Japan Gaming Congress Focused on Nation’s Fledgling Casino Industry

Posted on: May 11, 2018, 09:00h. 

Last updated on: May 11, 2018, 06:03h.

The Japan Gaming Congress began on Thursday in Tokyo, with delegates and government officials on hand to discuss a variety of issues and topics related to the future of casinos in the Asian country.

Japan Gaming Congress 2018
Attendees mingle at a networking event during the 2017 Japan Gaming Congress. (Image: Hogo Digital)

There’s no absolutely guarantee that Japan will have casinos in the near future. But lawmakers are working towards passage of the Integrated Resorts (IR) Implementation Bill, which would allow for up to three casino resorts to be built in Japan.

Government Officials Rally Support 

The IR bill is somewhat controversial, as there’s been some public sentiment against the idea of allowing locals to gamble in the resorts. The proposed legislation would limit Japanese citizens to a maximum of three visits each week, and would charge a 6,000 Japanese Yen ($55) entry fee to locals that would grant access for up to 24 hours.

In and around the Japan Gaming Congress, government officials sought to build support for the legislation. Yasutoshi Nishimura, Deputy Chief Cabinet Secretary of the ruling Liberal Democratic Party (LDP), made a surprise appearance for an address at the conference hall.

Nishimura said that he hoped for the IR Implementation Bill would be passed before the Diet (or Japanese parliament) ends its current session on June 20, so that resorts could be opened in the country as soon as possible.

“After this bill is passed we would like to build the government’s policy,” Nishimura told Inside Asian Gaming. “Based on this policy or regulation any prefecture, candidate city and IR operator can start to apply and then if everything proceeds smoothly I am hoping to have an IR here in Japan in the early 2020s.”

IAG also spoke to Kiyohiko Toyama, a Member of the House of Representatives who is part of the Komeito Party, part of the government coalition with LDP. Toyama said that the bill would “need probably one-and-a-half months” to be passed by both houses, meaning it would be difficult — though perhaps not impossible — to finish before the end of the session.

Toyama also pushed back against media depictions of what a Japanese casino industry might look like.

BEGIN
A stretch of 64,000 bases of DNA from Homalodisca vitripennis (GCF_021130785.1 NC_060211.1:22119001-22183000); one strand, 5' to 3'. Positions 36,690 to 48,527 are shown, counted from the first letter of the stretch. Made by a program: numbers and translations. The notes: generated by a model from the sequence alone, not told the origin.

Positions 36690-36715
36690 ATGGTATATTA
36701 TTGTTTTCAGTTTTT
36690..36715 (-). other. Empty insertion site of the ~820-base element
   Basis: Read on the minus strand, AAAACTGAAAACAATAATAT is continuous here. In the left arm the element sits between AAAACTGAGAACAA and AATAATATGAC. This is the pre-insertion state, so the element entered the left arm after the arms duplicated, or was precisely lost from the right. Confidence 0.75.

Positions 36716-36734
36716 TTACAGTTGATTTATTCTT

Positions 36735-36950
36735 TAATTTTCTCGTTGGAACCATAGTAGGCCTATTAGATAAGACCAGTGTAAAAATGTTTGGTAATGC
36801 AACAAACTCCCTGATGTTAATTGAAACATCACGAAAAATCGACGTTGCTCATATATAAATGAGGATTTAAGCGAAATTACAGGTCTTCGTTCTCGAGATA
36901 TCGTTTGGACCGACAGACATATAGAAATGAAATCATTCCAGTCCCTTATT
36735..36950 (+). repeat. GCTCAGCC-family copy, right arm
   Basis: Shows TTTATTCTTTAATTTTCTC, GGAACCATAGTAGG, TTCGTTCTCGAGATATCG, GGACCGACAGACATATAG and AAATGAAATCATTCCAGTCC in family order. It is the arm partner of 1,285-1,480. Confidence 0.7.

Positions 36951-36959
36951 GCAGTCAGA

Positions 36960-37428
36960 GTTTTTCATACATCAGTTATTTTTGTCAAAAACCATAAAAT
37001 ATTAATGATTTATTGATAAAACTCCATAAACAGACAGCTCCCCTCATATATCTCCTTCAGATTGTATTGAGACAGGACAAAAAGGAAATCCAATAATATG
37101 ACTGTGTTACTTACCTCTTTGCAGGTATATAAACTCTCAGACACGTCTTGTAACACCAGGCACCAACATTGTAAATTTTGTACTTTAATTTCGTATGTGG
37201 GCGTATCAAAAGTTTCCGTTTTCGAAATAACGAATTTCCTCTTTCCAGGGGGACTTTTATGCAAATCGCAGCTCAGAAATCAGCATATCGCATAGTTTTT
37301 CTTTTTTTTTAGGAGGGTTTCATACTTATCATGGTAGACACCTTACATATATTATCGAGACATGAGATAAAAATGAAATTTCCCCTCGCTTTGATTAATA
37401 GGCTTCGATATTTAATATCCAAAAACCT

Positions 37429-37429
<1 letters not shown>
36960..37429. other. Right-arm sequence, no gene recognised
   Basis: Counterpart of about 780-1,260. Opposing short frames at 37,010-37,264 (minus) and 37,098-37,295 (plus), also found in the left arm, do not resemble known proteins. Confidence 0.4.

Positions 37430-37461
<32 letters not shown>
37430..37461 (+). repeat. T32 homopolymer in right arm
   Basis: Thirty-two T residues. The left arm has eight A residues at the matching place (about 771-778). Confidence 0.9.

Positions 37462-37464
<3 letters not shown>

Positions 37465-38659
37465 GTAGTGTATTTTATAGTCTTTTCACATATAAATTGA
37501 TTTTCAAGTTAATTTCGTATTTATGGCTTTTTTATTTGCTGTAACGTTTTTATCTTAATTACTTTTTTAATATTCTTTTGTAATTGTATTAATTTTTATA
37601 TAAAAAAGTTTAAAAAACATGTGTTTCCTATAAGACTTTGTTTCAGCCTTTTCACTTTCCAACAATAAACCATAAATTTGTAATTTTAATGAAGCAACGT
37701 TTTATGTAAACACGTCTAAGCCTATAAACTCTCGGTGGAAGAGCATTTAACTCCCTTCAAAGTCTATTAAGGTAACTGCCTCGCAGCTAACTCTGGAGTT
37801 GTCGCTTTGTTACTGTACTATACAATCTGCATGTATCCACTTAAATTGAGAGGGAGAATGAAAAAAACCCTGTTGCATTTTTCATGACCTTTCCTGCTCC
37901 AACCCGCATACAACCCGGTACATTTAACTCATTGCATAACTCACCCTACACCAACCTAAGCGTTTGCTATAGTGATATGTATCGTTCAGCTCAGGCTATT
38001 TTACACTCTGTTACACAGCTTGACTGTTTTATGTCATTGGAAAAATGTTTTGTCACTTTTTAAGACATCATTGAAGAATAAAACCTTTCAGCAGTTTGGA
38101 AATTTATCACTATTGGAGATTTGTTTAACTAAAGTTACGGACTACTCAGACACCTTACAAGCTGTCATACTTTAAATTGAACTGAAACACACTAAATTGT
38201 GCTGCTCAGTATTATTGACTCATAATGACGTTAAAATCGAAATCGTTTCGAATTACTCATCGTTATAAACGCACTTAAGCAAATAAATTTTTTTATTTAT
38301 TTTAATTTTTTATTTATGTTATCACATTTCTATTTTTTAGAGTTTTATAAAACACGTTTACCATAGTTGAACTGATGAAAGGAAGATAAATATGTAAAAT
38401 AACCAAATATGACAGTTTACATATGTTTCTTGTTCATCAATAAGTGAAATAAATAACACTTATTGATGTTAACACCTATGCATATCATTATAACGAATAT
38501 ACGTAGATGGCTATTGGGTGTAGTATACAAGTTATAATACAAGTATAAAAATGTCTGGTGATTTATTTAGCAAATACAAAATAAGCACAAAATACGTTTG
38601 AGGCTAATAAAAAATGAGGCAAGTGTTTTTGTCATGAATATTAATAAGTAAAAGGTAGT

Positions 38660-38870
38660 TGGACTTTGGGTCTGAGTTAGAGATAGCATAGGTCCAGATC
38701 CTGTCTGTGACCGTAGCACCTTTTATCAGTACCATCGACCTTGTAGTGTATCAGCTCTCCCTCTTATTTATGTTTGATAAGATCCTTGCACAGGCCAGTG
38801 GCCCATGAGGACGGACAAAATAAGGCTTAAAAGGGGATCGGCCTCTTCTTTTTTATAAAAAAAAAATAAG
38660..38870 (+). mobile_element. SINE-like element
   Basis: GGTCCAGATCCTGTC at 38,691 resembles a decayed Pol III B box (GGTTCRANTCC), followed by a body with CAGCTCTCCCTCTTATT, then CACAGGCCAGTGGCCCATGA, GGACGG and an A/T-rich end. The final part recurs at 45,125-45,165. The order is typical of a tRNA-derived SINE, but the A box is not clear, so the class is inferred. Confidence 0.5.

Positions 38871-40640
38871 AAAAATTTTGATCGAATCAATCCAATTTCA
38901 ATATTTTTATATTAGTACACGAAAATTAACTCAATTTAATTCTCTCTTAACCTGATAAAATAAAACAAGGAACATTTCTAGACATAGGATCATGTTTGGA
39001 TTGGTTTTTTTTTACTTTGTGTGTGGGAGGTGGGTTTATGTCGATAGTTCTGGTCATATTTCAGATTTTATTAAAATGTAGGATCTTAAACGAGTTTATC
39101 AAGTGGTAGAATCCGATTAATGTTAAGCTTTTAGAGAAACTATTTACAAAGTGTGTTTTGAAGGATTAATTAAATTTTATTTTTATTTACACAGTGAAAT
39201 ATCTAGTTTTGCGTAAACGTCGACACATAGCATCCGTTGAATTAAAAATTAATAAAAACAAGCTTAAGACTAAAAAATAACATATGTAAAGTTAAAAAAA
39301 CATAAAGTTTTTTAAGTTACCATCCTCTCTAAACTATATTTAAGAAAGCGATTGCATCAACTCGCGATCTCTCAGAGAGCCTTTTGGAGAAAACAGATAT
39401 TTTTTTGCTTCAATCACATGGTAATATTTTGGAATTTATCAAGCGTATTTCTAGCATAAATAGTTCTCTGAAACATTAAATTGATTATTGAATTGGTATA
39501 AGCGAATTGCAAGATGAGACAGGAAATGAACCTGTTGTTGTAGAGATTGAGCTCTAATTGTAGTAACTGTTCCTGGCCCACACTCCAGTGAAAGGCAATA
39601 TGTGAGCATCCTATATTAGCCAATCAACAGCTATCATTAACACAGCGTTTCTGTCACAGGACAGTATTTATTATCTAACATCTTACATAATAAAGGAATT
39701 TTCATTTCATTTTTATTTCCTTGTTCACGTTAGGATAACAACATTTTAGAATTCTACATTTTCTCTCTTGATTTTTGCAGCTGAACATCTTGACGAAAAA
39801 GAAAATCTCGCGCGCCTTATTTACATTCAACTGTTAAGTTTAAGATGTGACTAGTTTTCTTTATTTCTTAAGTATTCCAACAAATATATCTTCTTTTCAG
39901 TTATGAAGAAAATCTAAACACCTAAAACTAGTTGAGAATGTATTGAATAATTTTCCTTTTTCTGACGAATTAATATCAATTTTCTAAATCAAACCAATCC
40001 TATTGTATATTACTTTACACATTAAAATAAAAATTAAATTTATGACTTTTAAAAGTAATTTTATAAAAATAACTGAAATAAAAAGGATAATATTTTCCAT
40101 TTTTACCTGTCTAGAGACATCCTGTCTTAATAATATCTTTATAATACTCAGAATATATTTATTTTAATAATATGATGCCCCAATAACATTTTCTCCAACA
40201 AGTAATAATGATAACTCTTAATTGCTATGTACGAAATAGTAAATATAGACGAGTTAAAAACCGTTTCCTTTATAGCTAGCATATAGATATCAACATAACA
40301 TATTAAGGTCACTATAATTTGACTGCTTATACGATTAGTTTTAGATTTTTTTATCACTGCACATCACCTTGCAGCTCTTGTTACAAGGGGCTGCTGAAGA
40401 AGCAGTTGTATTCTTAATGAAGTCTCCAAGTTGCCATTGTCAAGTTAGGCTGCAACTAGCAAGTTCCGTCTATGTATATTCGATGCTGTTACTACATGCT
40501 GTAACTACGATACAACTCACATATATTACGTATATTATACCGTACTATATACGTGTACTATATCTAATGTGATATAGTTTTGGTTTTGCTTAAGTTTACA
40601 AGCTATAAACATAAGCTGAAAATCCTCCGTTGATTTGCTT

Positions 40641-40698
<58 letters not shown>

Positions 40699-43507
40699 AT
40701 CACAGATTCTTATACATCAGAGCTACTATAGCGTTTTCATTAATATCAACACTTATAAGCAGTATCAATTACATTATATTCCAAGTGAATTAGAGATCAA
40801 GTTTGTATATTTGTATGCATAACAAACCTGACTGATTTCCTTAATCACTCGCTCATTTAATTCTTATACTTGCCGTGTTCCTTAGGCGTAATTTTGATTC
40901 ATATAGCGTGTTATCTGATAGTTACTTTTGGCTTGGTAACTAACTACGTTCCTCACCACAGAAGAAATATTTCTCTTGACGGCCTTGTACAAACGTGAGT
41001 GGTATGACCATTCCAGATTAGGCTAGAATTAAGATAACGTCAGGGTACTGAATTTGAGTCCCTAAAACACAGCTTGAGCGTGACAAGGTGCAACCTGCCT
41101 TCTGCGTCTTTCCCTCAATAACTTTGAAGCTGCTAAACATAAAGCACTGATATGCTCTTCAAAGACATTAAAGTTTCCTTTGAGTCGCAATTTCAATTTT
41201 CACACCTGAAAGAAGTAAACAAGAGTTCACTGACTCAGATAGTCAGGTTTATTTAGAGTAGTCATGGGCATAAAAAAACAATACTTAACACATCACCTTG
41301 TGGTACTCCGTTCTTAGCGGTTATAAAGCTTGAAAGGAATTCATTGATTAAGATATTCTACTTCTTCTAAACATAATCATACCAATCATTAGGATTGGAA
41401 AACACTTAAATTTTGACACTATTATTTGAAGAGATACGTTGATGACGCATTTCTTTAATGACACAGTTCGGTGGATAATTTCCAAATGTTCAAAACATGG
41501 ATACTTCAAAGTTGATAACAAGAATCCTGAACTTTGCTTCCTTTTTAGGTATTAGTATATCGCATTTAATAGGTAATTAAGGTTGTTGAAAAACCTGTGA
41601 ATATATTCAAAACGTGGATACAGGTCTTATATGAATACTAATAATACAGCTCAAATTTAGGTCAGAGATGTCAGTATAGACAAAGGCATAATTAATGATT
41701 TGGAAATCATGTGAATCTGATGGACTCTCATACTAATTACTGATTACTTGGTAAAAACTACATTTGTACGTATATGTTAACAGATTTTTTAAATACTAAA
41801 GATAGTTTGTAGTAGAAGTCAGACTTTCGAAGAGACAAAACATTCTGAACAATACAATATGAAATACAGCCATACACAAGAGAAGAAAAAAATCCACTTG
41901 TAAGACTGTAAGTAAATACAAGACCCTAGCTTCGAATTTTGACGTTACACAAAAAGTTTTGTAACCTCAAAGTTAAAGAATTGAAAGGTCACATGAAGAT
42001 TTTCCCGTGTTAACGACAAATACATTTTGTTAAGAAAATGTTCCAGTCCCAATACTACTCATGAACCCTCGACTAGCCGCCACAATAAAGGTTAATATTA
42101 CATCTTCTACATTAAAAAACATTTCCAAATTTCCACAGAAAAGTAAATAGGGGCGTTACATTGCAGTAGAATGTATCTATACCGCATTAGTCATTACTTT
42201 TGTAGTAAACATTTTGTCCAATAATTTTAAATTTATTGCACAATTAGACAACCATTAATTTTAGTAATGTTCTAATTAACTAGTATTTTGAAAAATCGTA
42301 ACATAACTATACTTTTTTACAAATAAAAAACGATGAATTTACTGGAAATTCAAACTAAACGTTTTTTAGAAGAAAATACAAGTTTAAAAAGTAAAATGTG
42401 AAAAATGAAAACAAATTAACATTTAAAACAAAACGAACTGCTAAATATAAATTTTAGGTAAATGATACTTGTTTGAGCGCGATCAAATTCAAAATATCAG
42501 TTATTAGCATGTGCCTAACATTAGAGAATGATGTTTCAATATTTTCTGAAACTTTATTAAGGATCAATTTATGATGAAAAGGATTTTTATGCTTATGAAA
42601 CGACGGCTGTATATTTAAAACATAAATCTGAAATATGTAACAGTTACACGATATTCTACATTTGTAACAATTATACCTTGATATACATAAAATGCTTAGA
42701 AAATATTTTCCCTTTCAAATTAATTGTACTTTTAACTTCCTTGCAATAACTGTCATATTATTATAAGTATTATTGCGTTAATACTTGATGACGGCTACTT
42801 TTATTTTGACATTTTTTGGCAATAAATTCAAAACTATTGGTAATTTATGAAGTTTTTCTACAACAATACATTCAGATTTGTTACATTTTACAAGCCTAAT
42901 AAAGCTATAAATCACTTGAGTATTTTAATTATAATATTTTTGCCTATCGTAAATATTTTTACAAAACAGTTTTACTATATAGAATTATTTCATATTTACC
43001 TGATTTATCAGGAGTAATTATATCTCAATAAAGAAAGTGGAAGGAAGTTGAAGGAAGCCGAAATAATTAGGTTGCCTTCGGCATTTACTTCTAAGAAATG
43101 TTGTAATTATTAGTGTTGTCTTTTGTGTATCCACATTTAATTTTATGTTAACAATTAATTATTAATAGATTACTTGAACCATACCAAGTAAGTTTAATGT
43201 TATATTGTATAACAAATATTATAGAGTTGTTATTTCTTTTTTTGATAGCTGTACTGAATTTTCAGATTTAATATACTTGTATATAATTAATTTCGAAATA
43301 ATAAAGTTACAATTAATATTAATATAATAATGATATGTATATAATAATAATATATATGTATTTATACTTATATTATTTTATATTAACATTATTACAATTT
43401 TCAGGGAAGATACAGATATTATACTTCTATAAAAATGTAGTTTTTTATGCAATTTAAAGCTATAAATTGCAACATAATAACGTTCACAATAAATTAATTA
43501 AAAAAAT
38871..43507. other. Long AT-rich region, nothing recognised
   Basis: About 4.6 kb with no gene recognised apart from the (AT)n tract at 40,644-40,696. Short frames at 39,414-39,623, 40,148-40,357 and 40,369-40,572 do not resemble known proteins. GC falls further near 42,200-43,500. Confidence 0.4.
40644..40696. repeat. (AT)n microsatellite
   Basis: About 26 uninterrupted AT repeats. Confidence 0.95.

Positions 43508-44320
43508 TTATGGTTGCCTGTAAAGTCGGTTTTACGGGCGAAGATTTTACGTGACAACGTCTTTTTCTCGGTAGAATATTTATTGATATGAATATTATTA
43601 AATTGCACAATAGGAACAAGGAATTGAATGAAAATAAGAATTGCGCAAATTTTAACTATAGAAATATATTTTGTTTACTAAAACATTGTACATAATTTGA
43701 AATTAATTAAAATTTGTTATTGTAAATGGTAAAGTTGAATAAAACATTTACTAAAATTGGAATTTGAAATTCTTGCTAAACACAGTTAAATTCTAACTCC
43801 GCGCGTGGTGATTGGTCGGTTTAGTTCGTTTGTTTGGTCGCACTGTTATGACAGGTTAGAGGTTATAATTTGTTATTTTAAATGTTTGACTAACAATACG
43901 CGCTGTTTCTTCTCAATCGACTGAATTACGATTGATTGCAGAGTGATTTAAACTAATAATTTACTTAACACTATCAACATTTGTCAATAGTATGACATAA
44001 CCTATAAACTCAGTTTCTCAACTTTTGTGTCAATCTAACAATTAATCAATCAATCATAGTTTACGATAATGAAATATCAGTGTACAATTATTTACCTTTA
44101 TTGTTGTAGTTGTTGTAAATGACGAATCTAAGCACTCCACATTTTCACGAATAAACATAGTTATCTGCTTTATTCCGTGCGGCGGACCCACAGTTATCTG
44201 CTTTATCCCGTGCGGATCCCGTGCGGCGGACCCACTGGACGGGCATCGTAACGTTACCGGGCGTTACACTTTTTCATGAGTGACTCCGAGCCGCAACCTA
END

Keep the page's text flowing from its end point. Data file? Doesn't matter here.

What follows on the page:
“I understand there are negative side effects and that is okay to discuss, but I have seen a lack of balance in the way that IRs with casinos have been presented by the Japanese media,” Toyama told IAG.

“So many Japanese people have been misled to believe without any concrete evidence that once any IRs with casinos open in Japan that they will become really bad places in terms of security, safety, and their influence over children,” he added.

Mixing It Up

Representatives of a number of major gaming firms were also on hand to address the conference. Steven Tight, president of international development for Caesars Entertainment, told attendees that they would like to see Japan look at Las Vegas and its mix of gaming and non-gaming revenue sources as a model to follow.

“While there are many approaches to develop integrated resorts, Caesars would like to raise considerations — the Las Vegas model — as the most appropriate benchmark for Japan,” Tight said, according to a report from GGRAsia. “Las Vegas, as a city that reinvents itself through its non-gaming entertainments, has become the world’s undisputed entertainment capital.”

Chris Gordon, president of Wynn Resorts Development, focused on his company’s vision to create an entire entertainment district in a major city, rather than just a single large building, if Wynn Resorts is granted a casino license.

“Our concept with creating an entertainment district in a destination city is that by providing guests with an almost endless array of options both within and outside of the resort, they will not only have good reason to stay longer, but will also want to come back,” Gordon told attendees.